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March 16th 1862 Sabbath

We drawed our dress suits yesterday and today. The boys have a great time trying on their new coats and pants and arguing over their suits as to the fineness thereof. The coats are dark blue and pants light blue making quite a fancy suit. We had no inspection this morning, as it looked very much like rain. I went over to the 33rd this afternoon and had a pleasant little talk with George and Will Roby. George is sick. Quite an excitement is raised to day about volunteering in the regular service. The recruiting officer offers a 30 days furlough and a bond of $25. But as for me the volunteer service is about as regular as I want it to be so I cannot think of going again. I would a little rather be at home attending to my mama. Oh, what a baby I hear you say!!

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March 14 - 18, 1862


Duncan A. Huling


A camp 3 miles south of Nashville, Tennessee


18th Ohio


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A possible flag of truce bearing a letter from General Hardee.

Our whole force was ordered back to camp after the truce.

Heavy rain but I stayed dry because our tent was properly ditched.

We received our dress uniforms today - they are quite fancy.

I spent the forenoon in cleaning up my gun and blacking my cartridge box for inspection.

We started marching early and I was guarding wagons.

Page 27A from Duncan Huling's Civil War memoirs. Page 27B from Duncan Huling's Civil War memoirs. Page 28A from Duncan Huling's Civil War memoirs. Page 28B from Duncan Huling's Civil War memoirs. Page 29A from Duncan Huling's Civil War memoirs. Page 29B from Duncan Huling's Civil War memoirs.

Camp 3 miles South of Nashville

March 14th 1862 Friday

Yesterday evening we started from camp on a double quick. The detail from our Brigade was two rifle companies from each regiment making in all from our brigade 8 rifle companies. Our forces in all were 5,000 Infantry, 1,000 Cavalry, and one Battery. When we reached the out side pickets all, the infantry that could be got in the wagons were put in - one half of our company and one half of company B were left behind. So we fell a little worse bored than we ever was before. We were marched back to the first cavalry camp and took up quarters in their tents. Our troops had not gone more than two miles from the picket when they meet Captain Morgan under a flag of truce bearing a letter from General Hardee to General Buell (continued below) our forces were compelled to stop and await farther orders. In a short time the whole force was ordered back to camp. We (our company and B) took the lead and arrived about 2 o’clock. Today the rain is pouring down. It commenced raining at 10 o’clock and has not ceded 5 minutes through the day. I have passed the day in writing and reading. Our regiment had to go out today on picket, except the two rifle companies. I pity them for it is raining so hard. I wrote to Nilly to day. I expect it will be the last for I came down on her pretty hard about postage and some other things. I also wrote to Doug, but it is raining so hard that it leeks through the tent so I will have to bring this days note to a close.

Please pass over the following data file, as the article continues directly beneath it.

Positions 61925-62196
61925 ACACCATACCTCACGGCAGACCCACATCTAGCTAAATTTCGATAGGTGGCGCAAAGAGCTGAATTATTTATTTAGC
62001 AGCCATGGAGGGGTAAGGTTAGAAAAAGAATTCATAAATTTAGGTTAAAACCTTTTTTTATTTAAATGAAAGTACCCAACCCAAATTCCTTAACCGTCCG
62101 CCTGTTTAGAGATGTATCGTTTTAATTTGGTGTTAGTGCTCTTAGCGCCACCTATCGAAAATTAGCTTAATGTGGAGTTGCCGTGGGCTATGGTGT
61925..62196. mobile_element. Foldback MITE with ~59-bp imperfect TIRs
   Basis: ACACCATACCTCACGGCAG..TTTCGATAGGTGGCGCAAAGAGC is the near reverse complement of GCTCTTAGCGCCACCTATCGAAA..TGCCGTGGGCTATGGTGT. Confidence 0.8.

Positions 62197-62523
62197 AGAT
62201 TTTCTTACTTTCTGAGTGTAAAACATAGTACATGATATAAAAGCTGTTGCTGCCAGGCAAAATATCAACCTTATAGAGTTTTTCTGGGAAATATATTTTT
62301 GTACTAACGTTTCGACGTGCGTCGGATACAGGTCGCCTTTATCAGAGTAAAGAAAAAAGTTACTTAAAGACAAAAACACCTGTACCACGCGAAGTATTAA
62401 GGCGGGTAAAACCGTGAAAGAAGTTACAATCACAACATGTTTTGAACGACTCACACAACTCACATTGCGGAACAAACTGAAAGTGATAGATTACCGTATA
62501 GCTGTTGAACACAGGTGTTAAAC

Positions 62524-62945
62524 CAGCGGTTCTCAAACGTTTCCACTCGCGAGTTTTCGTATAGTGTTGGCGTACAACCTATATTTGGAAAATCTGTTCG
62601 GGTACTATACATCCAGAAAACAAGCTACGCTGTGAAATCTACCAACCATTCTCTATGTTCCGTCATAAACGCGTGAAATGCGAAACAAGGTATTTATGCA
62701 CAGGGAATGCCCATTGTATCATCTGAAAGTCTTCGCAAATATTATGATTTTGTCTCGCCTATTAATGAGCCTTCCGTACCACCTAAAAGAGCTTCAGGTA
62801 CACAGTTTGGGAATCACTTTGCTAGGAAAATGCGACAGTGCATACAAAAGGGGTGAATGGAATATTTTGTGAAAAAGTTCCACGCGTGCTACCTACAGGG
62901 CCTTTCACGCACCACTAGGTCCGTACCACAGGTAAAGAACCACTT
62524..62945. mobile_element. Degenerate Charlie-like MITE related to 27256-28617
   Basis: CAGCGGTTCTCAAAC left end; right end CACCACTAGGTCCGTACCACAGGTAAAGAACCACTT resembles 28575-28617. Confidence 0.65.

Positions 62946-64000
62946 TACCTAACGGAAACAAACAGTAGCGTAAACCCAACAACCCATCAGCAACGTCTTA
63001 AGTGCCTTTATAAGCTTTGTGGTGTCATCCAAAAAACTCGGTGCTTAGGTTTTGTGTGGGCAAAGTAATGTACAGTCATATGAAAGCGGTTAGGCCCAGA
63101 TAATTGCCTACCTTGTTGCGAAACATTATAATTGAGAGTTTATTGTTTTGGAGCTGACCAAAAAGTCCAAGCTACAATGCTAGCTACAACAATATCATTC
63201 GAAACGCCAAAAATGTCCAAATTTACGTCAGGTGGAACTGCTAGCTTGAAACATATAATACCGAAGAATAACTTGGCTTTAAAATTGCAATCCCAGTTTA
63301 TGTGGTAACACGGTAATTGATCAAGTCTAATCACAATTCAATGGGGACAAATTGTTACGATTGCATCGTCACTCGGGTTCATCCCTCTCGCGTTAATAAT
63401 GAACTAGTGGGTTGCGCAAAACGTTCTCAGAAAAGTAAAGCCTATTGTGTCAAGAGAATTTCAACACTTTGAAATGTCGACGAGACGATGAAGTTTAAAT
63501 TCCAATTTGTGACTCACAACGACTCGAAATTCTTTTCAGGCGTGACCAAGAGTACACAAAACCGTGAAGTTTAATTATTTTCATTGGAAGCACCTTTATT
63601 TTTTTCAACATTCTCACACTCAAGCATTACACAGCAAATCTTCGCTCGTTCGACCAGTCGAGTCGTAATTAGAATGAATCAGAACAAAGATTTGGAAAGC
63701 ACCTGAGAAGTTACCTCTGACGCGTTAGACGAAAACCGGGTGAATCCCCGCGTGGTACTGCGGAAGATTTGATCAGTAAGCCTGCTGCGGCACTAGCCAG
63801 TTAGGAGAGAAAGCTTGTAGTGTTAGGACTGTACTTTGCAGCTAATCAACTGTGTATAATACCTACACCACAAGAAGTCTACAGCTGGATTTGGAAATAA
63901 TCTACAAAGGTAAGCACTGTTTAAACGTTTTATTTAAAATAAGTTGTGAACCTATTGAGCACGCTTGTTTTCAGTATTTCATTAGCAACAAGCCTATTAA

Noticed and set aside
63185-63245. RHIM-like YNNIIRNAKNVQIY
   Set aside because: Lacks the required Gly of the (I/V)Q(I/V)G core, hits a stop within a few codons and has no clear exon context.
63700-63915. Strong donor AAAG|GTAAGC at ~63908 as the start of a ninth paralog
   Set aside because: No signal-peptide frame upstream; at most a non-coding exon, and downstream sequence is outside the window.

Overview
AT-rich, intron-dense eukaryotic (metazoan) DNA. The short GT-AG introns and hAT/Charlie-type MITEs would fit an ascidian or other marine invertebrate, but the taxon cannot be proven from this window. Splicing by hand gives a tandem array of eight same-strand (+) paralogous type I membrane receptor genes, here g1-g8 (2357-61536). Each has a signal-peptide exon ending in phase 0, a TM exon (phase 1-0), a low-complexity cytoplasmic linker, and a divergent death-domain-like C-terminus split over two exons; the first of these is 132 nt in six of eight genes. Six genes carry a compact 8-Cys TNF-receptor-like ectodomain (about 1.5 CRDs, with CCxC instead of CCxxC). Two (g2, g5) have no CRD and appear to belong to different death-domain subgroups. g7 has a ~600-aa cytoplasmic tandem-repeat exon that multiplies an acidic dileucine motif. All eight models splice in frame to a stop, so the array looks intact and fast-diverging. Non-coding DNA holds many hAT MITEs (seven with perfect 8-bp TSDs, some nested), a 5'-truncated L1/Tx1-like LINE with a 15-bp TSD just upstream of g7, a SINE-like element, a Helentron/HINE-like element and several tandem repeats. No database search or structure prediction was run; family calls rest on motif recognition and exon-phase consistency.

Camp 3 miles south of Nashville

March 15th Saturday

Well it rained all night last night. Most of the boys in the other tents had to sit up as the water run through their tents so that they could not make a bed down. As our tent was well ditched we slept pretty comfortable. Though it leaked through some but our heavy blankets kept us dry. I have written to Mary and Chat this morning. We have been ordered to be ready to march tomorrow morning where we are going I cannot say. Well at 2 o’clock the orders came that we must furnish a corporal from this company so it falls to my luck to go on this time. It rained a good deal today but is not raining now. So I have escaped a ducking. Timmond was also detailed so we will take it turn about to night. I sleep 6 hours and he six hours.

Camp 3 miles south of Nashville

(code)17th, 62 (code)

With this day comes regimental inspection. I spent the forenoon in cleaning up my gun and blacking my cartridge box. We will appear on inspection with dress suit of course. So we will make a grand appearance I suppose!! At 2 o’clock, we appeared and went through a minute inspection of arms clothes and content of knapsacks. No fault was found as to the amount of our baggage so we were permitted to keep everything we had. This has been a very pleasant day, neither too cold nor too warm. Several of the boys in our bunk are sending their old clothes home as they have more than they can carry when we go on a march, which will be before long in all probability.

Second camp South of Nashville

March 18th, ’62 Tuesday

We were aroused from our pleasant dreams this morning very early. We soon had every thing packed up and we were ready to march. We moved off at half past 7 o’clock. Our brigade was detailed as rear guard and our regiment as wagon guards. I had command of a squad of 5 men with instruction to guard the division medicine wagon. We soon succeeded in persuading the driver to haul our knapsacks and then we went on our way rejoicing but we had a great deal of running and slow walking to do so that by evening we were very tired. We are in camp in a grove to night. We sleep with out tents to night, though it is pleasant so we slept very comfortable.

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